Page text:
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Mission Hills & Hillcrest at a Glance
  • Population: 30,831
  • Median price single-family home: $700,000
  • Median price single-family luxury home:
  • Land area in square miles: 3.8
  • Residents per square mile: 7,944
  • Distance from Downtown S.D.: 3.5-5 miles
  • Solds: 126 (2008)

  • Points of Interest

    Presidio Park

    Balboa Park

    Old Town
    Equal Parts Trendy and Tranquil
    With its neighbors Old Town to the west and Hillcrest to the east, Mission Hills is strategically located in the area bounded by Interstates 5 and 8 and Highway 163.

    Back in the years that San Diego was growing up around Old Town, nothing was happening on the mesa above it, part of which is today's Mission Hills. A subdivision map was finally filed for the area in 1888. The new community was called Johnston Heights in honor of a sea captain who bought land there to build a home. Johnston Heights didn't catch on, but the area was more successfully subdivided again in 1910 and called Inspiration Heights — thanks to the views, no doubt. Many homes were built during that period. Local merchant George Marston purchased and developed 22 nearby acres and called his area Mission Hills. That eventually became the name for the entire community.

    Today, its stately homes and trees, lush canyons, close-to-downtown location, and calm, moneyed ambience make Mission Hills one of San Diego's most expensive and exclusive residential areas. "Mission Hills is basically an old-money area, the first wealthy neighborhood in San Diego," says one local resident and businessman. "It's not a flashy neighborhood — it's very solid. And there's not a high turnover rate. People live here till they die."

    In Mission Hills, you'll find everything from neat bungalows to stately mansions. Most homes are old; many have spectacular views from La Jolla to Mexico. You'll see lots of Spanish-style architecture. Beloved local architect Irving Gill designed many of the homes.

    Mission Hills's boundaries are roughly north of Washington Street to the rim of Mission Valley and west of Brant Street to San Diego Avenue. Because there's no room to grow, the population has remained steady for a couple of decades.

    Just to the east of Mission Hills, sharing the same triangular mesa above Old Town, is Hillcrest. It's been called "a walking person's neighborhood" because of its concentrated business district and proximity to Balboa Park. Also, the city-enforced "Hillcrest Overlay Zone" ensures that all new building and development must be "pedestrian-oriented." But the location of the community itself makes it very convenient for drivers, since the mesa it sits on is bounded by Interstates 8 and 5 and Highway 163.

    Hillcrest got its start in 1907, when developer William Wesley Whitson bought the 40 acres from First to Sixth Avenue and University Avenue to Lewis Street. His Hillcrest Company put in all the streets and curbs and built the houses. The single-family homes — built by Whitson and later developers — look similar to those in North Park and other older parts of the city. They're mostly charming California bungalows or Spanish style. Many are being renovated; others have been replaced by condos.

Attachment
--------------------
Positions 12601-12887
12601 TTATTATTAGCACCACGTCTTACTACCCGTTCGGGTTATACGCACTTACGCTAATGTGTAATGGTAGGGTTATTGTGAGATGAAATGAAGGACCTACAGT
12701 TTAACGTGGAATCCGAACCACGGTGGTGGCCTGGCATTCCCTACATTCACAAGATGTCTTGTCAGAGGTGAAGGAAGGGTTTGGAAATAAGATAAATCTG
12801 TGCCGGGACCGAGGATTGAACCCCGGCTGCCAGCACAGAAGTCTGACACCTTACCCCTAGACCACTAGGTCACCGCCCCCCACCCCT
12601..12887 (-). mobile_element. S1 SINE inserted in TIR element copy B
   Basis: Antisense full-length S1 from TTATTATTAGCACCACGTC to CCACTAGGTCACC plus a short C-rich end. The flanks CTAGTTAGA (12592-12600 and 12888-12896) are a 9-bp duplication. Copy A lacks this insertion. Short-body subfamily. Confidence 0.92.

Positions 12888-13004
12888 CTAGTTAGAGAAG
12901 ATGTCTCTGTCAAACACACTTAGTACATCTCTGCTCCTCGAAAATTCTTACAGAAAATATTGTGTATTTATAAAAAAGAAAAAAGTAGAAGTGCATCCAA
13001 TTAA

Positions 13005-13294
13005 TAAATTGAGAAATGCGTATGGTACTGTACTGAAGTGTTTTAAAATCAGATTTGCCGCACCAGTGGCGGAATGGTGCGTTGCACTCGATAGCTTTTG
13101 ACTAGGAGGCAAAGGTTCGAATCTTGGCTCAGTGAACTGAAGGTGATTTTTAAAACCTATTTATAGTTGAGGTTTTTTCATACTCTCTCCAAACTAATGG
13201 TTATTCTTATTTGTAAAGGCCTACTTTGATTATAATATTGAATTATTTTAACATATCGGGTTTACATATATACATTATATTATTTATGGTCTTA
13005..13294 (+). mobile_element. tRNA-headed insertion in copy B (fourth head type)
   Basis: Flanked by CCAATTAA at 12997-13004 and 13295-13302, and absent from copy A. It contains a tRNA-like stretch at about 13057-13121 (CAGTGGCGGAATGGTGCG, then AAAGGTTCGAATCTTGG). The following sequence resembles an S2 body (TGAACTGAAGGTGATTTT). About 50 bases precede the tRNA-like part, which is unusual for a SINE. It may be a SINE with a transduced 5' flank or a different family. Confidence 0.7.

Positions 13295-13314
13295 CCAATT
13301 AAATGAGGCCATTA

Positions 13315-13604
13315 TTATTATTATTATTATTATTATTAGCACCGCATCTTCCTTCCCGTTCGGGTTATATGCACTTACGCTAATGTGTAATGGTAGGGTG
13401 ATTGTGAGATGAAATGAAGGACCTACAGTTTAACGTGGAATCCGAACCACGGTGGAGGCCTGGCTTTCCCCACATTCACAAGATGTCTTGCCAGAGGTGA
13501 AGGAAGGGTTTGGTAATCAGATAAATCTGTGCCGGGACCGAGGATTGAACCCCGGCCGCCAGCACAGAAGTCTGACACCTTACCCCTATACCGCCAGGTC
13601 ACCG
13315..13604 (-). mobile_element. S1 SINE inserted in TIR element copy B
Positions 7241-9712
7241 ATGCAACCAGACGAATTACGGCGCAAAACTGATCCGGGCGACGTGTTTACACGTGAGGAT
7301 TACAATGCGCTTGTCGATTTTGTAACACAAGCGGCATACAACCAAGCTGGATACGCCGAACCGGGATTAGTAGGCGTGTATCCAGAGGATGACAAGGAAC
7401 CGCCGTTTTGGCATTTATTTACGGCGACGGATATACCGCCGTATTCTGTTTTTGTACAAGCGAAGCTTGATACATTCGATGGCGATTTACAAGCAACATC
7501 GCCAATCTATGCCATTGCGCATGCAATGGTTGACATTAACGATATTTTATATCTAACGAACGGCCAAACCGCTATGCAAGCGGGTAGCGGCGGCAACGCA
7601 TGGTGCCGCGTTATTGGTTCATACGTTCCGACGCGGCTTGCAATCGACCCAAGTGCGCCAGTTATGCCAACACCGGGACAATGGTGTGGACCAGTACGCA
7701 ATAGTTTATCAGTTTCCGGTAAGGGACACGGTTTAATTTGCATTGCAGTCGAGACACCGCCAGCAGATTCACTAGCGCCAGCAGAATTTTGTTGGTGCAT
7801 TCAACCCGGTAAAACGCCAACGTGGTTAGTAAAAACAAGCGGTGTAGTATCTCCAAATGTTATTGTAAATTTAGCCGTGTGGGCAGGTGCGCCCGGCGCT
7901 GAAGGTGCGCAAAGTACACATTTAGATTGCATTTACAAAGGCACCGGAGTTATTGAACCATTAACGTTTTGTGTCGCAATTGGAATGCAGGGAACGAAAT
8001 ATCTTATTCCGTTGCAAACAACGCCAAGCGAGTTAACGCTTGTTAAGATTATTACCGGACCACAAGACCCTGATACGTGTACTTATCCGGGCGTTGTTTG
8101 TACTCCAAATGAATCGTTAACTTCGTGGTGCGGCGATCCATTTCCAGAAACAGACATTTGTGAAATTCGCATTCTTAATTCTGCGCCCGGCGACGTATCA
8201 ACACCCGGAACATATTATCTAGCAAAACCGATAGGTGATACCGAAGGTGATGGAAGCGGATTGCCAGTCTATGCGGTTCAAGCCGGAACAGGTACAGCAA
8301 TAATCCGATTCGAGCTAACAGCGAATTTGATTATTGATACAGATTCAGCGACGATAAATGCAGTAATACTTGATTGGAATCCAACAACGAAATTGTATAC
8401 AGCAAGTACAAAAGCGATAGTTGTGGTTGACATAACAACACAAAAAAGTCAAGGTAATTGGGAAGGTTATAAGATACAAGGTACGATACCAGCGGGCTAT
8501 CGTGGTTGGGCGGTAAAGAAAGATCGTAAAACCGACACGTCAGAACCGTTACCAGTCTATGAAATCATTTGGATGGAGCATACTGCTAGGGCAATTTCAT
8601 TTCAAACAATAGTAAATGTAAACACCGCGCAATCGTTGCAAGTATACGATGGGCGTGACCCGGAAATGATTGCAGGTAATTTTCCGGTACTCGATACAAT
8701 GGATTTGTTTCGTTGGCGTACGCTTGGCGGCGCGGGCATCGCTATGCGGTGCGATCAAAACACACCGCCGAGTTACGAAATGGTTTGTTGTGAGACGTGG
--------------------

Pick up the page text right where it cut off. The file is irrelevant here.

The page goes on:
This community is a popular office location for doctors (it's sometimes called "Pill Hill") because the community has two major hospitals — Mercy and UCSD Medical Center.

    In the last couple of decades, Hillcrest's commercial district has become very trendy. You'll find some of the hottest restaurants and chicest boutiques. But many small Hillcrest businesses have been around for years, so the area holds onto that villagey neighborhood charm.

    Hillcrest attracts a wide variety of residents. There are retired folks who have lived there for decades, plus many young professional singles and a large gay population. Like Mission Hills, it's an ideal residential choice for people who work downtown or love the downtown nightlife because of its proximity.

    Shopping and Dining
    The commercial center of Mission Hills is Washington Blvd. and Goldfinch Street, Here you'll find shops and services, restaurants and cafes.

    Hillcrest's tree-lined streets are dotted with charming and quirky shops and boutiques, galleries, and antique stores. It's also known for its specialty bookstores. Hillcrest has some of the finest restaurants in the county, particularly on Fifth Avenue. When the sun goes down there is plenty of nightlife — clubs, live music, and art films at the Hillcrest Cinemas.

    House Prices
    The median price for a single-family home in 2008 was $700,000. The median price for a single-family luxury home is $1,895,000 million. Please note that our “Home Price Points” are based on the luxury market.
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    Story by Jacqueline Shannon
    Photography by Latara Dragoo


    Print Date: 10/28/2020
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